Strategy Change? Prove it.

Changes to the United States’ military strategy are afoot in the Pentagon, reports the New York Times:

The Pentagon’s most senior planners are challenging the longstanding strategy that requires the armed forces to be prepared to fight two major wars at a time. Instead, they are weighing whether to shape the military to mount one conventional campaign while devoting more resources to defending American territory and antiterrorism efforts.

The old “two-war” model may be on its way out, the news goes (though that model was, in fact, heavily modified four years ago), and counterterrorism is in. Now a number of defense-policy wonks have been calling for these sorts of changes for awhile: more resources devoted to fighting counterinsurgency campaigns and fewer resources devoted to Cold War-style “conventional” wars. Whether this approach is right or wrong can be set aside for the moment—though it’s important! The more interesting question, though, is whether any of these changes would actually take place, and to what extent changes in strategy are constrained by existing military bureaucracies.

Back in 2001’s Quadrennial Defense Review, Rumsfeld was hyping the “revolution in military affairs”: his vision of a smaller, lighter force that would use the latest technology to deploy quickly and fight battles rapidly. In retrospect, the idea was pretty ill-suited for the occupations in Iraq and Afghanistan, both of which continue to hover somewhere between peacekeeping and war. Nevertheless, the point is that the “revolution in military affairs” never came about. As Andrew Krepinevich noted, Rumsfeld’s 2004 programs “fairly closely resemble those of previous years and the plan … inherited from the Clinton administration.” Only a few useless big-ticket items in the Pentagon’s budget—like the Comanche helicopter—were canceled, while plenty of other useless items—like our ever-growing fleet of nuclear subs—continue to expand.

In part this standstill came about because defense contractors have powerful allies in Congress, and Congress isn’t too thrilled with canceling job-creating (and campaign coffer-filling) defense contracts, no matter how useless. And meanwhile, the three services—Army, Navy, Air Force—don’t like giving up their resources. As Fred Kaplan has pointed out, the three services still command roughly the same share of the budget as they did back in 1984; not because their relative needs have gone unchanged, but because the service chiefs have a longstanding, if implicit, agreement not to trample on each other’s toes.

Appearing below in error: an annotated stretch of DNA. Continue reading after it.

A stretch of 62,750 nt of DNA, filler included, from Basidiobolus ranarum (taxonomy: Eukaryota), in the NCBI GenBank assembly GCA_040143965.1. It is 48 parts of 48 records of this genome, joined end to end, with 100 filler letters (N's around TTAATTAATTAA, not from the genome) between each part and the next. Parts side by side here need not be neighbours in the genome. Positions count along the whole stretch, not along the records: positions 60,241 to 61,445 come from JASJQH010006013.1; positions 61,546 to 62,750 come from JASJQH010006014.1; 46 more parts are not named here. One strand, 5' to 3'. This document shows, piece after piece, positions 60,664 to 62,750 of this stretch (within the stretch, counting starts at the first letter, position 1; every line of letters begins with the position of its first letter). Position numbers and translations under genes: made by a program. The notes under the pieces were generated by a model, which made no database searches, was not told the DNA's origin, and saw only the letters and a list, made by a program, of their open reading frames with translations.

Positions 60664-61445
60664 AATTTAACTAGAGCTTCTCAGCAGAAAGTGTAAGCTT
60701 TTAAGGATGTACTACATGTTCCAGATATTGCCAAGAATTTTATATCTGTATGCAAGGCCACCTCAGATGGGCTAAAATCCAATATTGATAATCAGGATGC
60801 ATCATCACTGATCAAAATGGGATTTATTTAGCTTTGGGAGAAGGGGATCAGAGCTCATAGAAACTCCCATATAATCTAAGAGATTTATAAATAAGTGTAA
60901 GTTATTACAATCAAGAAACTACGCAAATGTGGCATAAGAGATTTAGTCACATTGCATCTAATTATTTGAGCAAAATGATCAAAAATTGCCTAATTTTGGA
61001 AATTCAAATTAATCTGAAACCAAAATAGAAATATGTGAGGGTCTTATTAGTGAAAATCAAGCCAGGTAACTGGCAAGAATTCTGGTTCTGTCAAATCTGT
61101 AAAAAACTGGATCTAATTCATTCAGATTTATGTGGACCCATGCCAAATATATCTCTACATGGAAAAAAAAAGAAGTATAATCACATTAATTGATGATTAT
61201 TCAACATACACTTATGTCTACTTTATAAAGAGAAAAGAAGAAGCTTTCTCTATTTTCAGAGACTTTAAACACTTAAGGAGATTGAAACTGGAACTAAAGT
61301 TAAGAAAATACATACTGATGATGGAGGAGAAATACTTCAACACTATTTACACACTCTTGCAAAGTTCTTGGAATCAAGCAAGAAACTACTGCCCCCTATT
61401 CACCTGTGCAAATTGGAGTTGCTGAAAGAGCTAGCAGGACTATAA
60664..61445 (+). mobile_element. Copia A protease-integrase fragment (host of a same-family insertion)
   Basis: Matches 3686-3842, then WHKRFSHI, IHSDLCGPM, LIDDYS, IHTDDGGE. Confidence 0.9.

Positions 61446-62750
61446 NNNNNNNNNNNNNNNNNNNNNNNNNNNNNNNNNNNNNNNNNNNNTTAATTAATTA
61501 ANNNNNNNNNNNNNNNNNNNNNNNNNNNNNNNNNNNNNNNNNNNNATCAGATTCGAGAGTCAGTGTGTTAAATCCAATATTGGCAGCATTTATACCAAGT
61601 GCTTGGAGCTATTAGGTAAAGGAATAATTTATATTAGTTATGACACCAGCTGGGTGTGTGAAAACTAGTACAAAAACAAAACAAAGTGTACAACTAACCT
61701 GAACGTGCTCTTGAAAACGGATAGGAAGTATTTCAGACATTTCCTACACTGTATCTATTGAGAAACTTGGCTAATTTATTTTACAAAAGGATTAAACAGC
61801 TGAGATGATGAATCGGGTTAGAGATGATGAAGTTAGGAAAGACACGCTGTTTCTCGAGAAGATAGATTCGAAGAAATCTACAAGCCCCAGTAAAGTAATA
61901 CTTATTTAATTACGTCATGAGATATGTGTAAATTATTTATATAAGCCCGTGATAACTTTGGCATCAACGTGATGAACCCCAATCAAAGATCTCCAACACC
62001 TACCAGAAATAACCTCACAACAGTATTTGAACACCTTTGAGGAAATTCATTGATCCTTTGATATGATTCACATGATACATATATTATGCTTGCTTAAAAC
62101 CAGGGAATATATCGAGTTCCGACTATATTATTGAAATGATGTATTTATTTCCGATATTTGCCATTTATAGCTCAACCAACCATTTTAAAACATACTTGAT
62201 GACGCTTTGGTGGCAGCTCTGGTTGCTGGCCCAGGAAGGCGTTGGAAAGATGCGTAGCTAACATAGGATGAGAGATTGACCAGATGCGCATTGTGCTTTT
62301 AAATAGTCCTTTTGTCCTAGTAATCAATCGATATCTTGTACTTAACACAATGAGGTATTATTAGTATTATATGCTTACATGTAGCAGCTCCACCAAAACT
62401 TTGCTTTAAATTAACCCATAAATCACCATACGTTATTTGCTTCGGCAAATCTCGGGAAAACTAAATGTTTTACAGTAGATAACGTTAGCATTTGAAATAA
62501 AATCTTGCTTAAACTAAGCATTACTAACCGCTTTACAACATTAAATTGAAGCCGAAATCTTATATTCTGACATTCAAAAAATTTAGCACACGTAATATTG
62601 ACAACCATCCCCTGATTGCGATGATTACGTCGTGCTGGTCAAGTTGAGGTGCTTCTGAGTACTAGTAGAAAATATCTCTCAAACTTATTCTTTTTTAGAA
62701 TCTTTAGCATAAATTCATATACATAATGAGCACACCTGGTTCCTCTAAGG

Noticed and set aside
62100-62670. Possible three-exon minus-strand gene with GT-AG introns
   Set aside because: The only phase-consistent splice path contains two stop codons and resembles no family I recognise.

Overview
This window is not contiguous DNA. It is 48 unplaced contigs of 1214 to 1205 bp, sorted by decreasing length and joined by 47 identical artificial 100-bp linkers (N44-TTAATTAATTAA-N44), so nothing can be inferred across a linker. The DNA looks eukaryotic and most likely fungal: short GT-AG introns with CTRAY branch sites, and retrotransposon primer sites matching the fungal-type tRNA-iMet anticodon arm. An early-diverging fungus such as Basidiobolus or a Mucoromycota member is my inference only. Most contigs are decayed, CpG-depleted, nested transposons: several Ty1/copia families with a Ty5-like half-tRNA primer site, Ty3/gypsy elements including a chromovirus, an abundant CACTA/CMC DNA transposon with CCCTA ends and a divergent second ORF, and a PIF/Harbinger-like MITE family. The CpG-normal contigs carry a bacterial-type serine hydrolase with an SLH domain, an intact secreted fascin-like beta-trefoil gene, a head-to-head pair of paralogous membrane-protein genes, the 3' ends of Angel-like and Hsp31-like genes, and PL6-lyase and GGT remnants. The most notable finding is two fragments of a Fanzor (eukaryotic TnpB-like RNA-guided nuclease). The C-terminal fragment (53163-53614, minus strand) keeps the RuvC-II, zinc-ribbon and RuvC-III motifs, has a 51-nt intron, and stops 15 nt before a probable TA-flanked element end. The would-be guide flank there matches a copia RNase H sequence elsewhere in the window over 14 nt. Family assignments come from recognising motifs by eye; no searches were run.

Both factors will almost certainly prove important for the latest review. A shift from conventional war to “antiterrorism efforts” means fewer expensive helicopters and tanks and subs. Good luck getting Congress to agree to all that. It would also mean a shift in resources from the Air Force and Navy to the Army. Again, good luck. Expect to see Navy and Air Force officials slowly hype up, say, the “inevitable” war with China, so as to help justify larger expenditures for the Navy and Air Force. (For Exhibit A of this strategy, read Robert Kaplan’s Atlantic super-alarmist piece on “How We Would Fight China.” As praktike observed long ago, it’s an advertisement for a bigger Navy budget from start to finish.) That’s not to say this is an active process. It’s more the case that military analysts who foresee a dire China threat, one that demands lots of expensive new ships and aircraft to fight or contain, are more likely to have their PowerPoint briefings passed around the Pentagon. It’s natural selection at it’s finest. And it could sharply curtail what might potentially be a much-needed shift in military strategy.


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